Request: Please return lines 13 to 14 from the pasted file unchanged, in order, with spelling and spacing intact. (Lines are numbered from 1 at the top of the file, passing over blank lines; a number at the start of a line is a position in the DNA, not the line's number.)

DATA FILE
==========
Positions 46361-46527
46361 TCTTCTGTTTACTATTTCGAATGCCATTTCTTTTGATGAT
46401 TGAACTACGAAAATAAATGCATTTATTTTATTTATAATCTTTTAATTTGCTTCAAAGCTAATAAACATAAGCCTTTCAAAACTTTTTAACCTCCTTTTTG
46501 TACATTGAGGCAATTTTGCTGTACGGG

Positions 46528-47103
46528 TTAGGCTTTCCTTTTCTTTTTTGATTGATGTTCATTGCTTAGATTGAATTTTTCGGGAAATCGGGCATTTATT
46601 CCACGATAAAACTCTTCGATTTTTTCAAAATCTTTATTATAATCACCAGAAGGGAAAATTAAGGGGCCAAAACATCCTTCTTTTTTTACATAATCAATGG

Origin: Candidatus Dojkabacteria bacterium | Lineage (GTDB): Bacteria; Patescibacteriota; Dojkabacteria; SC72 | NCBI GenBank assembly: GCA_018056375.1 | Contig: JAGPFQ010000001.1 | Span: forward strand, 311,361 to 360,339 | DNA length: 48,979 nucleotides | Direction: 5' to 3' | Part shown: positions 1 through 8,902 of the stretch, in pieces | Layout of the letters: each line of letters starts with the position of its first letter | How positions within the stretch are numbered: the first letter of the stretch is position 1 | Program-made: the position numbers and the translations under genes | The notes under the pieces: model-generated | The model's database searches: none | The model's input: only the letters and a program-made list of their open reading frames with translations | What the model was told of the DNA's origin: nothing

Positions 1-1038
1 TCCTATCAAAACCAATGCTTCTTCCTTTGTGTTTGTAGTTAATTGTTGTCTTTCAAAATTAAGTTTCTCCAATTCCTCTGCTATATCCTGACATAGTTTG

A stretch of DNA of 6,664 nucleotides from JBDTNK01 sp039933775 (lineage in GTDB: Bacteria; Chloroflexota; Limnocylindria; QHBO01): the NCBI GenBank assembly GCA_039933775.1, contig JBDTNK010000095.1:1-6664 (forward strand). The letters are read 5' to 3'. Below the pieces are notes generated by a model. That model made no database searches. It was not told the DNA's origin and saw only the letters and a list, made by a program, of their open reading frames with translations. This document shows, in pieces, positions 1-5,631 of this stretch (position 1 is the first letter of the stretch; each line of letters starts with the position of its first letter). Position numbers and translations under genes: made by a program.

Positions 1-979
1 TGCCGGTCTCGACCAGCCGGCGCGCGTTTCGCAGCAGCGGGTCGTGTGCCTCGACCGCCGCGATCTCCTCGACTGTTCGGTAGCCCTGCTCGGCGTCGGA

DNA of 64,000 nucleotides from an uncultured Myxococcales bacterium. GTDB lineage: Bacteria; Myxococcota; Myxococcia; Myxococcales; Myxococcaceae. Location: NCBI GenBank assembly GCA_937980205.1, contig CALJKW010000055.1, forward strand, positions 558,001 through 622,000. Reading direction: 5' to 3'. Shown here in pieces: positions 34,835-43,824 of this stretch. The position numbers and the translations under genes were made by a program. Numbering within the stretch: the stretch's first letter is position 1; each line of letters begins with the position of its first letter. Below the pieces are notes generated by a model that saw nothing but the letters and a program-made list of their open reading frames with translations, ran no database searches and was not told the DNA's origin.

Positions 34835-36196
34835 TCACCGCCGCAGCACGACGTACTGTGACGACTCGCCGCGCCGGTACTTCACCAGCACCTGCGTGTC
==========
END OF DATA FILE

1 TGCCGGTCTCGACCAGCCGGCGCGCGTTTCGCAGCAGCGGGTCGTGTGCCTCGACCGCCGCGATCTCCTCGACTGTTCGGTAGCCCTGCTCGGCGTCGGA

DNA of 64,000 nucleotides from an uncultured Myxococcales bacterium. GTDB lineage: Bacteria; Myxococcota; Myxococcia; Myxococcales; Myxococcaceae. Location: NCBI GenBank assembly GCA_937980205.1, contig CALJKW010000055.1, forward strand, positions 558,001 through 622,000. Reading direction: 5' to 3'. Shown here in pieces: positions 34,835-43,824 of this stretch. The position numbers and the translations under genes were made by a program. Numbering within the stretch: the stretch's first letter is position 1; each line of letters begins with the position of its first letter. Below the pieces are notes generated by a model that saw nothing but the letters and a program-made list of their open reading frames with translations, ran no database searches and was not told the DNA's origin.